This article is intended for ski instructors who work with children from 7 to 12 years old. Most instructors who teach children face one major problem, how to get children to stop riding in the wedge and start to parallel.
It can be more challenging to get children to parallel due to the fact there are such a wide variety of reasons for them to stay in the wedge. Most children are naturally more comfortable in the wedge because they feel safe and can slow down and stop. In some cases, instructors might even inadvertently encourage the wedge because they want to move out of the beginner area. In addition, families on vacation usually don’t want to spend their entire holiday on the children’s slopes. As soon as they feel their child is relatively confident in the wedge, parents often take them to the blue and black slopes prematurely.
So, back to the question, what can instructors do to move children out of the wedge? The technique is well known. The first thing to do is adjust the athletic ski stance. As a rule, all children riding in the wedge sit in the back stance.
This is normal because the child has two conflicting feelings. The first is excitement from the speed of going downhill. The second is a sense of fear and self-preservation. Since the position of the wedge feels very supportive, children grab it like a drowning man for a straw which makes it extremely difficult to get them out of this position.
The most important thing is to choose the right slope. Preferably a gentle long and wide slope where a child can feel excited and have fun, but also feel comfortable and not fearful. Start by going down the slope several times in the wedge but help them learn to adjust their speed. They can do this very simply by varying the distance between their knees. If the knees are wide apart, the angle of the edge is higher, and the speed is slower. If the knees are closer together, the angle is flatter, and the speed is faster. This is something children learn almost intuitively.
The task of the instructor is to get the upper body stable and facing down the slope with the legs and feet moving underneath.
As soon as they learn this, we move on to turning. What should I do to make the ski turn? You need to make two movements: load the ski and put it on the edge. To load the ski, you need to bend the ankle and knee. The ankle rests against the tongue of the boot, the ski bends as it experiences resistance from the snow.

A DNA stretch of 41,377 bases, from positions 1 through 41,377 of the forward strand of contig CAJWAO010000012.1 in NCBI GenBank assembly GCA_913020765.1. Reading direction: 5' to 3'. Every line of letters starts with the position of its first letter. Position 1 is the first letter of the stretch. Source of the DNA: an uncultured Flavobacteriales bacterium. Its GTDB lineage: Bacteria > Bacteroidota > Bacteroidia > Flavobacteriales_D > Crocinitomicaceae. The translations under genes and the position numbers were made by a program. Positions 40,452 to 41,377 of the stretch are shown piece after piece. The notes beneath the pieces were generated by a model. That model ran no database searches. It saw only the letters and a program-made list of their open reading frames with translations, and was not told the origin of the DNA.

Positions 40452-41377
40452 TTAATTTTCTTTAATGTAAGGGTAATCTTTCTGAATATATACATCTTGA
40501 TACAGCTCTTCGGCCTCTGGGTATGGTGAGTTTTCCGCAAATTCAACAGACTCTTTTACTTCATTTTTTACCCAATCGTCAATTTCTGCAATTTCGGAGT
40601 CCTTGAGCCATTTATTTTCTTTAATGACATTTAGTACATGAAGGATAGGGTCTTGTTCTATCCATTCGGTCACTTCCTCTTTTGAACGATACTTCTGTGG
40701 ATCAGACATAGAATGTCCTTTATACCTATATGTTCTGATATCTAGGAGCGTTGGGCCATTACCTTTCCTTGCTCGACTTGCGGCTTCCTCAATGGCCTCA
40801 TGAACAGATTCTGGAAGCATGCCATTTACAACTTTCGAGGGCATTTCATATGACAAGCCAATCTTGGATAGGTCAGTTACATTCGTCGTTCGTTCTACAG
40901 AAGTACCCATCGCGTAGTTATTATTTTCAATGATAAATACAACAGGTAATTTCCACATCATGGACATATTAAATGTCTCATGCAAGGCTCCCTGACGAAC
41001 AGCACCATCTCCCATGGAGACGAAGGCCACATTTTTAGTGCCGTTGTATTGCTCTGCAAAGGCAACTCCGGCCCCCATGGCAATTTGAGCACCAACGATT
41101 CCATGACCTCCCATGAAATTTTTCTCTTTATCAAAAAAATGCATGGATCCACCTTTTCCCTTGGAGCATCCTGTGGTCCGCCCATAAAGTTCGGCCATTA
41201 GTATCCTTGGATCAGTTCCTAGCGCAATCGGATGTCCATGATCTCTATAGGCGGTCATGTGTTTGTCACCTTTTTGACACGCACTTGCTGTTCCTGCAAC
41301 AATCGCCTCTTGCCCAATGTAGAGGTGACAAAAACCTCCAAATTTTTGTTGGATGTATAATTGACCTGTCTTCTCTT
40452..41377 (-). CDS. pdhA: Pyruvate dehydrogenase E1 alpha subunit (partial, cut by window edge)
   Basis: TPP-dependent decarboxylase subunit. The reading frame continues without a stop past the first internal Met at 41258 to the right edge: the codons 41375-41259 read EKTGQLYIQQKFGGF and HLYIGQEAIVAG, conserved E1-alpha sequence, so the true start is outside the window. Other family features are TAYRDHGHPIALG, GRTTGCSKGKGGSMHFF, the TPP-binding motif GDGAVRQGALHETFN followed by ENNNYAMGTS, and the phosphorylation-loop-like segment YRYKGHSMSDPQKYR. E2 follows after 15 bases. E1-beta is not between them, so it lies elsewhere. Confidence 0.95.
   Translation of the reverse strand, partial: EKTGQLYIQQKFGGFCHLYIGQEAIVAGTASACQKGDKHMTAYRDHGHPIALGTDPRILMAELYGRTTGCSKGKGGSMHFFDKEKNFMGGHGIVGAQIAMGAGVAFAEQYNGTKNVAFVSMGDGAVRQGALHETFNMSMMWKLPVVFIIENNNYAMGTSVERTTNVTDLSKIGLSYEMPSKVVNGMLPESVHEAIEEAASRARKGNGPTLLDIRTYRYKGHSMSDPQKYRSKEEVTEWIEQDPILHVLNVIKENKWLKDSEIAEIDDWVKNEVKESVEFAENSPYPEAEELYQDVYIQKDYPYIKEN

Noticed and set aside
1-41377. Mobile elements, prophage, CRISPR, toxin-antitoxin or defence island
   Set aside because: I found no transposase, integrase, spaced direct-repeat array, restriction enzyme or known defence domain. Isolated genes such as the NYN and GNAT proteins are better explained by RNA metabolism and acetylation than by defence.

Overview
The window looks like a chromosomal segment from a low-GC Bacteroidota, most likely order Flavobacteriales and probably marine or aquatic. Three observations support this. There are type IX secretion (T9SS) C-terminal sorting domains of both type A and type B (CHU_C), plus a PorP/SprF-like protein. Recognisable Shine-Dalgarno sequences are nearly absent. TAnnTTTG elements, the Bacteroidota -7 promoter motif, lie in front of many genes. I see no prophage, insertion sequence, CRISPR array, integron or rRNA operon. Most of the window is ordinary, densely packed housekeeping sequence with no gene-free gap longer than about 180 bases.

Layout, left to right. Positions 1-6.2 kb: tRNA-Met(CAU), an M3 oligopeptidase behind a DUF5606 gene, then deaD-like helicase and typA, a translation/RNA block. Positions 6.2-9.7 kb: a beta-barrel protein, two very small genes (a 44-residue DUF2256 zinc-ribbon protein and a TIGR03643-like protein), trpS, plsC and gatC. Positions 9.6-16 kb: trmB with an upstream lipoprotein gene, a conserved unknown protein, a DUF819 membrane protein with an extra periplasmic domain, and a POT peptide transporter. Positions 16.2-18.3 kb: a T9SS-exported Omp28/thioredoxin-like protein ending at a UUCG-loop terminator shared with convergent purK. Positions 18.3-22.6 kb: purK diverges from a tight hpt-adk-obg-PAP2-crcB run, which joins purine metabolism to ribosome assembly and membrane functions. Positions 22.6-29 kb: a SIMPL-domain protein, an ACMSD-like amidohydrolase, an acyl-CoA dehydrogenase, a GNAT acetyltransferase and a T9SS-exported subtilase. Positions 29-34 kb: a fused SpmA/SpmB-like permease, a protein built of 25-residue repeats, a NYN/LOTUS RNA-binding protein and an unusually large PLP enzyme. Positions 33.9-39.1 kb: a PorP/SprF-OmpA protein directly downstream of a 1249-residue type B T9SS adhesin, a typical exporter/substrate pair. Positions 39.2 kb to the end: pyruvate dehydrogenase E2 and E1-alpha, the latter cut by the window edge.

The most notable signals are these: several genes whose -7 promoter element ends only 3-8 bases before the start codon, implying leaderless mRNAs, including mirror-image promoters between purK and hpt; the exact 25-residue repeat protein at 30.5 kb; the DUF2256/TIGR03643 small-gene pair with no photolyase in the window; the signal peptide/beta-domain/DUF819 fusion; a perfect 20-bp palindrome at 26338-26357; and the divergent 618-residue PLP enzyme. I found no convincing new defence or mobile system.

When the ankle is tilted, the inner side should feel resistance from the side of the boot wall. Turn right — on the left foot, turn left — on the right foot. This pressure is felt in the area of the arch of the foot in every turn!
In our example with children, it is not necessary to tilt the ankle, since both ankles are already tilted in the stop position. It is only about bending the knee and ankle.
Try to choose a wide gentle slope on which children will feel confident and ready for experiments. We start the movement in the stop position, gain speed and gradually increase the pressure on the right leg, for example, by bending the ankle and knee. The ski bends as it experiences resistance from the snow and turns left.
The more pressure on the right (lower) ski the less pressure on the left (upper) ski and the easier it is to put the skis in parallel. Explain that your legs work like a bicycle and your hands are on the handlebars. This means that there must be a distance between the elbow and the skier’s body.
The skier slides in a traverse of 5-7 meters controlling the speed by pressure on the lower leg. By straightening the left leg and bending the right, we transfer the pressure from the lower ski to the upper one, feeling the pressure on the tongue of the boot on the left leg and resistance on the ankle from the side of the boot wall. Thus, there is a turn to the right.
When children master the turn from the stop to the parallel slide, the next step is a smooth increase in speed on the same slope.
Then practice, practice, practice! Try to ensure that the legs work like riding a bicycle, flexion-extension and the hands should always be in front.
The most common mistakes are not keeping the upper body stable and sitting back. At the exit of the turn, children and adults often turn their upper body and arms up the slope and sit back. They also either lower their hands down or press them to their chest. In the following photos, this is easy to see.
This leads to a loss of balance on the lower ski and more frequent falls. This is a very common error. New skiers may need a constant reminder that their upper body stays facing downhill while their legs move in the direction of the next turn. Pay special attention that the turn starts with the movement of the ankles. The simplest exercise to reinforce this is to hold the ski poles straight in front of you, the same way as you holding the handlebar of your bike
When the turns on the gentlest slope are mastered, increase the speed. If the student is comfortable at the higher speed and still turning correctly, then and only then, go to the steeper slopes. If at any time the student feels uncomfortable or starts to make the same mistakes, go back to a slower speed and easier slope.